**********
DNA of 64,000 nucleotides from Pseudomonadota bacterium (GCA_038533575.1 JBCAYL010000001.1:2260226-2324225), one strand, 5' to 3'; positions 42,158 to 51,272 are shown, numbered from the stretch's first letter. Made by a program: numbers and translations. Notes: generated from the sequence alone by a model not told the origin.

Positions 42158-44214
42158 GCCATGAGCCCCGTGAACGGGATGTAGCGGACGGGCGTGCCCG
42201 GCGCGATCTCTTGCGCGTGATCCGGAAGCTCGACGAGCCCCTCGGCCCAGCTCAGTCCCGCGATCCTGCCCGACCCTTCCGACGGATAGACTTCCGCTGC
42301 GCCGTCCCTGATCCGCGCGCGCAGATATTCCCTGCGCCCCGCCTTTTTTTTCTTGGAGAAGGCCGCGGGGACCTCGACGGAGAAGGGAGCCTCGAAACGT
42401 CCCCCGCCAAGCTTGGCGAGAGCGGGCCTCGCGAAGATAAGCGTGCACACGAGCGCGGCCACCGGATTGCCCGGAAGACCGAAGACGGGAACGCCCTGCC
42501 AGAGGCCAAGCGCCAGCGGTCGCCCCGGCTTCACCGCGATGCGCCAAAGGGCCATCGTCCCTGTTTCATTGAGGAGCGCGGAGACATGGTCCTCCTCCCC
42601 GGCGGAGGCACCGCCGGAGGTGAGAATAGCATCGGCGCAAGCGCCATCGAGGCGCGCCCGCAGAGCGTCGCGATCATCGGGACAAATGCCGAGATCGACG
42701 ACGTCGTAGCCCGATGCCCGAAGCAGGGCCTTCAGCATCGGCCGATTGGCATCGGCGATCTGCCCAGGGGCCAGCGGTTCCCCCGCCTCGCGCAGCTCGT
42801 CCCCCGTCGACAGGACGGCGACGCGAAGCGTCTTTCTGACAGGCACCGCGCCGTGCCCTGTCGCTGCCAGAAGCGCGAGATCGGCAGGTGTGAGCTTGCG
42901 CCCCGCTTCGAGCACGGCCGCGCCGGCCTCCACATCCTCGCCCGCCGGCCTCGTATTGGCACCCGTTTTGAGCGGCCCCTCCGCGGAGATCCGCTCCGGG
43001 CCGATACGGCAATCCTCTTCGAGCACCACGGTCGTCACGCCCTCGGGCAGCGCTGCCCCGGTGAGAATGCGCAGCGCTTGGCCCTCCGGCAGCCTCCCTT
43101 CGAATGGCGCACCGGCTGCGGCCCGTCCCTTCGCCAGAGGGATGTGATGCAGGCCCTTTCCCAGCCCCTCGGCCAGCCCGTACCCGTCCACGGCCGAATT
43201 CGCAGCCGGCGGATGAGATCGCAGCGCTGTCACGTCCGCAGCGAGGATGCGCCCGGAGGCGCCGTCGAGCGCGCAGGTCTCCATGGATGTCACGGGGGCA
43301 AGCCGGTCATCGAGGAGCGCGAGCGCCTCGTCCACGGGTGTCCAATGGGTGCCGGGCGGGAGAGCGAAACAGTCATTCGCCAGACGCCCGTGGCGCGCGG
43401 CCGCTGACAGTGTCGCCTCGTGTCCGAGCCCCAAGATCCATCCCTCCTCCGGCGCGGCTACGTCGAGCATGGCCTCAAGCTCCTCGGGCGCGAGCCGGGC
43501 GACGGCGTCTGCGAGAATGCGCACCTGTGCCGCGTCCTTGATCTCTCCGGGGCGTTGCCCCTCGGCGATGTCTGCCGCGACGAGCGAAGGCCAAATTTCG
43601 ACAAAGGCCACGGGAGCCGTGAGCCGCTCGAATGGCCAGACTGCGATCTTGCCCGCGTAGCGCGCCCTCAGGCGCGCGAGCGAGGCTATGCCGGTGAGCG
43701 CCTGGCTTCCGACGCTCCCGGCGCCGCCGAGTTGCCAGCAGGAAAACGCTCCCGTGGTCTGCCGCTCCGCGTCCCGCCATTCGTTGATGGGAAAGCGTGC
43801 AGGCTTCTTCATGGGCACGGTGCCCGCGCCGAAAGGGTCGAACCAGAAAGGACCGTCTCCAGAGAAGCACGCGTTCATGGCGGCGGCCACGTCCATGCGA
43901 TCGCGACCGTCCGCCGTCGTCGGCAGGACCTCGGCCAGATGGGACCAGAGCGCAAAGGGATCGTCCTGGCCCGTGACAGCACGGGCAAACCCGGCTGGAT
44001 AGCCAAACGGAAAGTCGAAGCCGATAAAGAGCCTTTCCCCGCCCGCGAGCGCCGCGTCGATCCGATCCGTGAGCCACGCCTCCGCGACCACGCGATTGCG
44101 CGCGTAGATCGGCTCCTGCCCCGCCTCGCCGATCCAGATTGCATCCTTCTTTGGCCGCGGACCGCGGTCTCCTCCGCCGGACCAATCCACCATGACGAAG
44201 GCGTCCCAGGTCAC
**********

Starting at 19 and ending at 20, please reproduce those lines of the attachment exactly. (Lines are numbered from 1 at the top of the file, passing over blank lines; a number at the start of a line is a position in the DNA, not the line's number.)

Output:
43701 CCTGGCTTCCGACGCTCCCGGCGCCGCCGAGTTGCCAGCAGGAAAACGCTCCCGTGGTCTGCCGCTCCGCGTCCCGCCATTCGTTGATGGGAAAGCGTGC
43801 AGGCTTCTTCATGGGCACGGTGCCCGCGCCGAAAGGGTCGAACCAGAAAGGACCGTCTCCAGAGAAGCACGCGTTCATGGCGGCGGCCACGTCCATGCGA